EE (GAF) Canberra

Background

The Canberra was originally conceived as a high altitude, nuclear capable medium bomber in the immediate post-war period. The first prototype flew in May 1949, leading the way for the first production version, the B.2 which flew in 1950, (and the T.4 followed in 1952). Built by English Electric for the RAF and the export market, as well as by licensed manufacturers, the Canberra remained in service into the 1990's. A number of variants of the low/ medium/ high altitude bomber followed for intruder/ interdictor/ reconnaisance roles. Production amounted to over 958 airframes, as well as the Martin B.57 version, of which more than 400 built.

The RNZAF purchased eleven B(I)12 (similar to the RAF B(I)8) and two T.13s (similar to the RAF T.4 apart from the addition of an ejector seat for the navigator) to replace the Vampires as strike aircraft. The bombers were serialled NZ6101-6111 and the trainers NZ6151-6152. The aircraft were delivered between 1959 and 1961, and were assigned to No14SQN and the Bomber conversion unit. The aircraft were regularly deployed to Australia and South East Asia (based at Singapore). 75SQN used RAF B.2's and T.4's in operations from Tengah during the Malayan emergency, as well as exercises around South East Asia. 14SQN were also deployed to Singapore between 1964 and 1966 in response to the Indonesian confrontation.

Three aircraft were lost in RNZAF service. One was an RAF machine (B.2 WF915) operated by 75SQN which lost control and spun in severe turbulance over northern Johore State on 26 October 1961. The pilot F/L. Bevan was able to eject, but the navigator F/L. Finn was killed. NZ6101 crashed on 2 November, 1960 after losing power on approach to Christchurch International. The crew escaped serious injury, but the aircraft was written off. NZ6104 crashed into the sea near Singapore on 13 November 1964 and the crew (F/L. Southgate and F/O. Thomson) were killed.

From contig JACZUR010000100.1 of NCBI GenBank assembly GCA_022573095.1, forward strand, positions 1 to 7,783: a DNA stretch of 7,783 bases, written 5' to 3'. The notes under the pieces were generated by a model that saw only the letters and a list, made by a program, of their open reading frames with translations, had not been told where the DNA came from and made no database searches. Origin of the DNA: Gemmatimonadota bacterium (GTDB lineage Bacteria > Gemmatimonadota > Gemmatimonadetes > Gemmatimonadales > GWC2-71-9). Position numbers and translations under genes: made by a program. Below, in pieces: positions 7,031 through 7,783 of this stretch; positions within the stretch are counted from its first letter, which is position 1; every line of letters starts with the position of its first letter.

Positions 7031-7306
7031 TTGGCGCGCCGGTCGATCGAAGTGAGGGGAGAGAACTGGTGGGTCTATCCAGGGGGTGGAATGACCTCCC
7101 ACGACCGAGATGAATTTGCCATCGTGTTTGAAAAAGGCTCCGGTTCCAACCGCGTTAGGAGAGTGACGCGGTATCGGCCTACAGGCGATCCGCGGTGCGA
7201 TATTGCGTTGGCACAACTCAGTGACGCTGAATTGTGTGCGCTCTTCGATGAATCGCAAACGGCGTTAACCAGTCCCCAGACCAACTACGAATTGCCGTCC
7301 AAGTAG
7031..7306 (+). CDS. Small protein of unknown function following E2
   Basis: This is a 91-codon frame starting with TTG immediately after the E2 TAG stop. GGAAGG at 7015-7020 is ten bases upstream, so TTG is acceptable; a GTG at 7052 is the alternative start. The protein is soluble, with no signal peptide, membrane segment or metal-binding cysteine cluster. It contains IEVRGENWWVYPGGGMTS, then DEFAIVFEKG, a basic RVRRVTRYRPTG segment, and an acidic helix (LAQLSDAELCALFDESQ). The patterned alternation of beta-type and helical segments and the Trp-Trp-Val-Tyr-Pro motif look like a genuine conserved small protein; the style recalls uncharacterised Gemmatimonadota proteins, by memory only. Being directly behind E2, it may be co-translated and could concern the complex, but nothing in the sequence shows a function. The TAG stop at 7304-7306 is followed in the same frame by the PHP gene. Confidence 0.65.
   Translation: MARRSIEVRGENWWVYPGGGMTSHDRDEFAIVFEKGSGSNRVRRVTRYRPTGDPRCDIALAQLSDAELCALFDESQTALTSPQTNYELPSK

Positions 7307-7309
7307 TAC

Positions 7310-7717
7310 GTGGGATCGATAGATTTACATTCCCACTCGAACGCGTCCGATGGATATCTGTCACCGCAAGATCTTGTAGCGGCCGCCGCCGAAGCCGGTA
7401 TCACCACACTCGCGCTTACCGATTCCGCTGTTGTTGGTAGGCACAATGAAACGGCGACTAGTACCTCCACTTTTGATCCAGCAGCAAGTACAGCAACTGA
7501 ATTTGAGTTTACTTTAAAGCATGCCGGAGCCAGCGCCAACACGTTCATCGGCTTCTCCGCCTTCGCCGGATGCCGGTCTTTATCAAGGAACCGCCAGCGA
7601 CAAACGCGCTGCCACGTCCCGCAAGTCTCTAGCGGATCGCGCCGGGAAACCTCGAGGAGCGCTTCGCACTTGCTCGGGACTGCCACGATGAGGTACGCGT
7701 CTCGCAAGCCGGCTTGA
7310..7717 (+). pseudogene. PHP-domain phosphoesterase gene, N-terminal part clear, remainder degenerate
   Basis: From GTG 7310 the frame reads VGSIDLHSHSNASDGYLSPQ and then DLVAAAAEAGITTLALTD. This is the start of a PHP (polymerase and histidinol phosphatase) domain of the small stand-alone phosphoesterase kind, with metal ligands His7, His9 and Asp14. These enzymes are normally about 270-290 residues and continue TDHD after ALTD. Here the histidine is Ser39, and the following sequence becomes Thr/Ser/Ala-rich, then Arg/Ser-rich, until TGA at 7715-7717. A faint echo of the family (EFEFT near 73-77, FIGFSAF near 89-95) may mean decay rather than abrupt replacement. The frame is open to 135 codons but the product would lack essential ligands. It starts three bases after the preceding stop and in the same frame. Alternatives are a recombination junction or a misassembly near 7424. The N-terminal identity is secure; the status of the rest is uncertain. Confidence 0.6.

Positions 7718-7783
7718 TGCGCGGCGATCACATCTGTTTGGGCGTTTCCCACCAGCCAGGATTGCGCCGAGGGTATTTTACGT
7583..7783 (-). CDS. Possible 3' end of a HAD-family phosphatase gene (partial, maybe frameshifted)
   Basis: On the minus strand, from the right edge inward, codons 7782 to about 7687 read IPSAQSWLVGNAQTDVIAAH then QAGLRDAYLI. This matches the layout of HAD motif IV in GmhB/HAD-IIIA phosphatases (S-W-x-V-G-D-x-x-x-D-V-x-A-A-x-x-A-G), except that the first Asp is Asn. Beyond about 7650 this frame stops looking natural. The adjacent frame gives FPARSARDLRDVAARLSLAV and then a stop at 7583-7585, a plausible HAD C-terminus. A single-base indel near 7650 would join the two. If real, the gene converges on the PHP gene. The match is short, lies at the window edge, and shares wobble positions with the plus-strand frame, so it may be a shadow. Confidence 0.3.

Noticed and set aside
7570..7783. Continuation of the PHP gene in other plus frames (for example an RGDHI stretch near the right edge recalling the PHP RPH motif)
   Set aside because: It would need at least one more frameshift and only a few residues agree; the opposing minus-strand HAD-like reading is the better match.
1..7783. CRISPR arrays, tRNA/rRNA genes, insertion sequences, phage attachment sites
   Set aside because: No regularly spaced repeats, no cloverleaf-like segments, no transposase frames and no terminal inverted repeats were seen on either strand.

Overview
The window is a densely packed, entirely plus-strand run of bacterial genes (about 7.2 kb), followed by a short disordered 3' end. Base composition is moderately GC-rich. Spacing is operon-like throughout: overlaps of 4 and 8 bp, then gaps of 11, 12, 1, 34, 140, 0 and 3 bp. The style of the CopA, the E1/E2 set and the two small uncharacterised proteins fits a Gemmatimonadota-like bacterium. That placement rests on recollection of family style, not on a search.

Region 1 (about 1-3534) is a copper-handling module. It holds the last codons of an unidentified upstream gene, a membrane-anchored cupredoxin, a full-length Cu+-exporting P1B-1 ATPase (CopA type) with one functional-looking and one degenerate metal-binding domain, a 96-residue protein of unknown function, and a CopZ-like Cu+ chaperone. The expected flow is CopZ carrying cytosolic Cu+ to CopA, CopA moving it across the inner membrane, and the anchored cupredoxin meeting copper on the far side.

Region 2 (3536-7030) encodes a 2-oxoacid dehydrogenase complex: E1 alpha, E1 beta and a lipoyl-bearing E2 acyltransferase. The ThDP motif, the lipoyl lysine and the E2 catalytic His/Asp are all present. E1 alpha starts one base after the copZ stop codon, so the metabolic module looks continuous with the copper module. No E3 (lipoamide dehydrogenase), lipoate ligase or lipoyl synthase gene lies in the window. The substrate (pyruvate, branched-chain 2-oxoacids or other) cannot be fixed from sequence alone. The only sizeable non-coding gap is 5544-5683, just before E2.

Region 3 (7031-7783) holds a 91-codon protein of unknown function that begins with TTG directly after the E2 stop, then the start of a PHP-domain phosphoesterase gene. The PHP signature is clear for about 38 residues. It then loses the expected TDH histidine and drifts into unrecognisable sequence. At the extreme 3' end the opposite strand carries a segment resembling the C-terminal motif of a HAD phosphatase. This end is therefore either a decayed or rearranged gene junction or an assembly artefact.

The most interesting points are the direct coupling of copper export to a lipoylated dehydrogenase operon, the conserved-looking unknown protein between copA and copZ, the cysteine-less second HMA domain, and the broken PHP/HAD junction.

The aircraft were withdrawn from service in July 1970, having been replaced by A-4K Skyhawks. One aircraft (NZ6106) was sold to the British Aircraft Corporation. The remaining aircraft were sold to the Indian Air Force.

I have no information on the fate of NZ6106. However, information from Rupak Chattopadhyay says the eight B(I)12s and two T.4s were used to equip one flight of No.6 SQN IAF in an anti-shipping role. In 1975-76, No.6SQN became an all Canberra Squadron, with the existing aircraft being supplemented in 1979 by B(I)58s from No.5 Squadron which had converted to Jaguars. No.6 was the last squadron to fly Canberras in the combat role, but by 1992 they had been placed in storage as the squadron converted to anti-ship Jaguars. Some Canberras continue in an ELINT role with 35SQN IAF, and the T.4/ T.13's remain with 6SQN as target tugs. (My thanks to Rupak for this information!).

Three Canberras can be found in New Zealand. An Australian (GAF) built B.20 (A84-240) can be found on display in the RNZAF Museum (illustrated below). One of 56 license built aircraft, this example was presented to the RNZAF museum by the RAAF in 1984. to mark the Canberra's service with RNZAF squadrons. Another ex-RAAF B.20, A84-207 is on display at the Transport Museum at Wanaka (illustrated below). The RNZAF museum also holds a B(I)8 (c/n 71506 ex WT346 instructional airframe 8197M) in store for eventual restoration as a 14 SQN B(I)12.

Last Update:- 27 March 2002


Technical Data

Figures of for the B(I)2



Images

RNZAF Museum - Aug, 1993 Wanaka Transport Museum Easter - 2000 Wanaka Transport Museum Easter - 2000 Wanaka Transport Museum Easter - 2000 Wanaka Transport Museum Easter - 2000 Wanaka Transport Museum Easter - 2000 Wanaka Transport Museum Easter - 2000 Wanaka Transport Museum Easter - 2000 Wanaka Transport Museum Easter - 2000 Wanaka Transport Museum Easter - 2000 Wanaka Transport Museum Easter - 2000 Wanaka Transport Museum Easter - 2000

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